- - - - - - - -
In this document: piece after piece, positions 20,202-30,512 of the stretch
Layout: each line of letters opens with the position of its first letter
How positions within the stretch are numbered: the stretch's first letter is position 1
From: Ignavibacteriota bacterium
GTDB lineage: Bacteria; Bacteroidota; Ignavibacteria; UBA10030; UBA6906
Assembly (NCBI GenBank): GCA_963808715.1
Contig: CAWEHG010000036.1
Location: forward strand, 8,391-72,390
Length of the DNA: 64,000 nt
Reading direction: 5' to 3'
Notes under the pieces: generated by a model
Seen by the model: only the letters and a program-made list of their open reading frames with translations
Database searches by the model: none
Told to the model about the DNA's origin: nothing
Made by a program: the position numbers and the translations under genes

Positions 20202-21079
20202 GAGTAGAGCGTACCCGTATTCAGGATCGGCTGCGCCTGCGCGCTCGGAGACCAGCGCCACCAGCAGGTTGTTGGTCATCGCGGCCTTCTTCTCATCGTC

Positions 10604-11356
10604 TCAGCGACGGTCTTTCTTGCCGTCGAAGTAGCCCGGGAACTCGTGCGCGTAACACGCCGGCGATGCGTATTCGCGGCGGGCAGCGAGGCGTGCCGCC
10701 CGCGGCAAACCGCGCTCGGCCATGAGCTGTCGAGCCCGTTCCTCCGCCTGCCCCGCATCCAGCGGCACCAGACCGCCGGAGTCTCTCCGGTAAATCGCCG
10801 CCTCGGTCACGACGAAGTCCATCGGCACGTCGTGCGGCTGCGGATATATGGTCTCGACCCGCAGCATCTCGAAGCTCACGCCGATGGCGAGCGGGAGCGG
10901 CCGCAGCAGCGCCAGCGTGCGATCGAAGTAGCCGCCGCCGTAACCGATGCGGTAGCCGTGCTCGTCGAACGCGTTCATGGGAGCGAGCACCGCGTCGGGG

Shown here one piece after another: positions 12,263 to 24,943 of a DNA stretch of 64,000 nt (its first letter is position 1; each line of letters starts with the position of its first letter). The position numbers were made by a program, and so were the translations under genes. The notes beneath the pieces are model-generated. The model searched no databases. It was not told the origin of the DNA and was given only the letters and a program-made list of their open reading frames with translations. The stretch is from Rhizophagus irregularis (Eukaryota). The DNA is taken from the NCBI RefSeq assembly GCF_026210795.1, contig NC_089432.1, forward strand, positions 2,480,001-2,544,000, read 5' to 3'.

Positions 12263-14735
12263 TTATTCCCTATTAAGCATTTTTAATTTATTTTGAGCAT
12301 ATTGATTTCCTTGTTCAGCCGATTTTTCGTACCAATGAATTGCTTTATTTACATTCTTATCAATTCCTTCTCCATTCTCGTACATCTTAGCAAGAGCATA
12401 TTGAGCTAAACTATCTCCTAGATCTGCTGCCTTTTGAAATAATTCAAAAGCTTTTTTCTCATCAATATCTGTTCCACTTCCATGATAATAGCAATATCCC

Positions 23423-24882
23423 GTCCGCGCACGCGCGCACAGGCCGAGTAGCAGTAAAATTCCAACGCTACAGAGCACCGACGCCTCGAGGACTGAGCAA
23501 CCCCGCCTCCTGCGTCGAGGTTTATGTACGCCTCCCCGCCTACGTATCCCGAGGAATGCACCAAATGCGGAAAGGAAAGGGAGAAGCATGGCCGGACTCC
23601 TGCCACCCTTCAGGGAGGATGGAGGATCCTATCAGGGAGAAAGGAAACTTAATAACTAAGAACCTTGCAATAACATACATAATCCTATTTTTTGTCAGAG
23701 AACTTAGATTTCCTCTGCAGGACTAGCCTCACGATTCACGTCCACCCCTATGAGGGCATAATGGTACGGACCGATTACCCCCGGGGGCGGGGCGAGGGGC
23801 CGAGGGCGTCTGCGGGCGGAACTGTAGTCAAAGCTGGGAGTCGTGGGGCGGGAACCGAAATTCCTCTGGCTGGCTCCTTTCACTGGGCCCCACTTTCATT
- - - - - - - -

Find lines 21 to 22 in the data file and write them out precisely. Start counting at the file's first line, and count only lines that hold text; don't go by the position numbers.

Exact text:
10801 CCTCGGTCACGACGAAGTCCATCGGCACGTCGTGCGGCTGCGGATATATGGTCTCGACCCGCAGCATCTCGAAGCTCACGCCGATGGCGAGCGGGAGCGG
10901 CCGCAGCAGCGCCAGCGTGCGATCGAAGTAGCCGCCGCCGTAACCGATGCGGTAGCCGTGCTCGTCGAACGCGTTCATGGGAGCGAGCACCGCGTCGGGG